3.I know that Francione states one place that flipping a coin MIGHT be an appropriate way to determine who to save in the burning house example, but in other places he also grants that it might be acceptable to prefer the rational human over the animal (see Francione (2000)- An Introduction to Animal Rights (pg xxx). Also, Regan, who is a firm believer in animal rights and is staunchly against vivisection, writes that it is acceptable to save the rational human over the animal in cases of genuine conflict (see The Case for Animal Rights). So, not all animal rights theorists find it acceptable to flip a coin, thus not all animal rights theorists “discriminate against the human.”

        • First, The interest of a normal human in life are not the same as the interest of the mouse. In animal research there is a genuine conflict.

          Second, I am Ok any way you want to call it. In the heart valve scenario you have one of two options. Either Peter dies or the pig dies. What do you say we ought to do? How does it differ to your answer in the burning house scenario? And why?

          Third, if Francione has a theory that should guide our moral behavior then the theory must provide an answer. He cannot go back and forth, unless he is confused about how to apply his own ideas to real life cases. His choice to save the human in “special circumstances” or “genuine conflict” fails — unless he (or you) explain to me exactly what such circumstances entail.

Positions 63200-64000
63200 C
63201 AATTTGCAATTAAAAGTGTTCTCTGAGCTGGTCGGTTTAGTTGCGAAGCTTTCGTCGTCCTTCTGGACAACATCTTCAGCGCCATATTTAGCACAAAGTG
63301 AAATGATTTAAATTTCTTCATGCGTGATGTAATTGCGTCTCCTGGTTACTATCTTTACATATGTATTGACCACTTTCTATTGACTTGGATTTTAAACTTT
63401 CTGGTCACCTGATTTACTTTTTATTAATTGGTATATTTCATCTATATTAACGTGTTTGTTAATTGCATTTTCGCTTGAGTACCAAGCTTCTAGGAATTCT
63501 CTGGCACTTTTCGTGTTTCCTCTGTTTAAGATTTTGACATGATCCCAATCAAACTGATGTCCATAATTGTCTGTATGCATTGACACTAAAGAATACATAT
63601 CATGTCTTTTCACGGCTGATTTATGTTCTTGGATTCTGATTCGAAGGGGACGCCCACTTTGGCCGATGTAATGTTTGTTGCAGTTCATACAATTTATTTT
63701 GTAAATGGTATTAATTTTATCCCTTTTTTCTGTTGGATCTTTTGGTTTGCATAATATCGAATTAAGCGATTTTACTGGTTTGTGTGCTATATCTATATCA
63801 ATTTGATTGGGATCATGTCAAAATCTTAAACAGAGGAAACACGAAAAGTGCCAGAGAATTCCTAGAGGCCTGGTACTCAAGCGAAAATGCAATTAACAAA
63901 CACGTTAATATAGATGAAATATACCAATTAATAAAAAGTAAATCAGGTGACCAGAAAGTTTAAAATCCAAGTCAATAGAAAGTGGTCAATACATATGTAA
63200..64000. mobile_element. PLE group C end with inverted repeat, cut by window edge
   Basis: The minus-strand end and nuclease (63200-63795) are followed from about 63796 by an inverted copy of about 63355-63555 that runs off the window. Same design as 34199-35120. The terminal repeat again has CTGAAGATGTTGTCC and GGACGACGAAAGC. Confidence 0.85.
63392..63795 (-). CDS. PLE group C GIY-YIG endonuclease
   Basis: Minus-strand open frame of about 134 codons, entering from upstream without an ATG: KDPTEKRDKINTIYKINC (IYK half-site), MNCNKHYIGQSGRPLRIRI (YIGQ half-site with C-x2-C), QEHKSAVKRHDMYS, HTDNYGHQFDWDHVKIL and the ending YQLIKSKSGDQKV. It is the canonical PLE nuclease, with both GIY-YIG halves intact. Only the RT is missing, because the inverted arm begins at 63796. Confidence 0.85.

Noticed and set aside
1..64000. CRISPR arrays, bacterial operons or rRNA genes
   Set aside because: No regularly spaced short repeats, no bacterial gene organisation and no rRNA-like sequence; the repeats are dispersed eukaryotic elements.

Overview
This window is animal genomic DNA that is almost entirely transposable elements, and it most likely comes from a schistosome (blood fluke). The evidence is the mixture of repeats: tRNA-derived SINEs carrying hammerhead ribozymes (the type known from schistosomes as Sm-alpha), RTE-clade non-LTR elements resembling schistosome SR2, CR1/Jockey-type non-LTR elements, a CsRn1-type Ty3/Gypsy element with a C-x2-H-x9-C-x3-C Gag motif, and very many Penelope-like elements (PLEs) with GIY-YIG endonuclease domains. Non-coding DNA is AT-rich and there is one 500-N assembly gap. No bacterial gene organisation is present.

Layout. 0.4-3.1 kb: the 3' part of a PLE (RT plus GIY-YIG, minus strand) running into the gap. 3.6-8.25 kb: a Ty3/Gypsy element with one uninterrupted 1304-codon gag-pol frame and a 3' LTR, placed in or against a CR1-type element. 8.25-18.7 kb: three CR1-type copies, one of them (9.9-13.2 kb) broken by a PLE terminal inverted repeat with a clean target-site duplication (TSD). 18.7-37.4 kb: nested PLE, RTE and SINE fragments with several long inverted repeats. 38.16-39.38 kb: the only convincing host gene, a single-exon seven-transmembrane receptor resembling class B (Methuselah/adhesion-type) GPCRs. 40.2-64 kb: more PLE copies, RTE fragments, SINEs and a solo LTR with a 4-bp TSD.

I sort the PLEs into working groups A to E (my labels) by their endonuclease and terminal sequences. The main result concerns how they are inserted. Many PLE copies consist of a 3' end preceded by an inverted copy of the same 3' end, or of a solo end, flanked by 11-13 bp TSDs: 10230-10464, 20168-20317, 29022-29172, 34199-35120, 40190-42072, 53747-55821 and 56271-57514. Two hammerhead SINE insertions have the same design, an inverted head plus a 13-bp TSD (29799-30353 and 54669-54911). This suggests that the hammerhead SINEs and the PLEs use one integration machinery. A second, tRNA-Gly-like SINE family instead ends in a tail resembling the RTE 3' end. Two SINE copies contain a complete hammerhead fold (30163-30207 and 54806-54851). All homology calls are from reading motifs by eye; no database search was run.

• 1. I don’t agree that using animals in research constitutes a genuine conflict– see my earlier reply to your other comment.

            2. Why is the pig about to die in the heart valve situation? I don’t believe that is how the scenario went– I thought Peter would die unless we kill a healthy big to harvest its heart valve, in which case I would say that this is completely unethical since it violates the PEC by treating the big as a mere tool or thing. It differs from the burning house example, again, because by not saving the mouse, we are not using it as a means or thing.

            3. I agree that Francione should not go back and forth– but this is a problem with Francione’s application of the theory– not a problem with the animal rights theory itself.

          • 1. We disagree then.

            2. You have to select between two actions. The outcome of the two actions are the same as that in the burning house. I do not see how it is relevant how we got into the situation. You seem to think otherwise. We disagree again.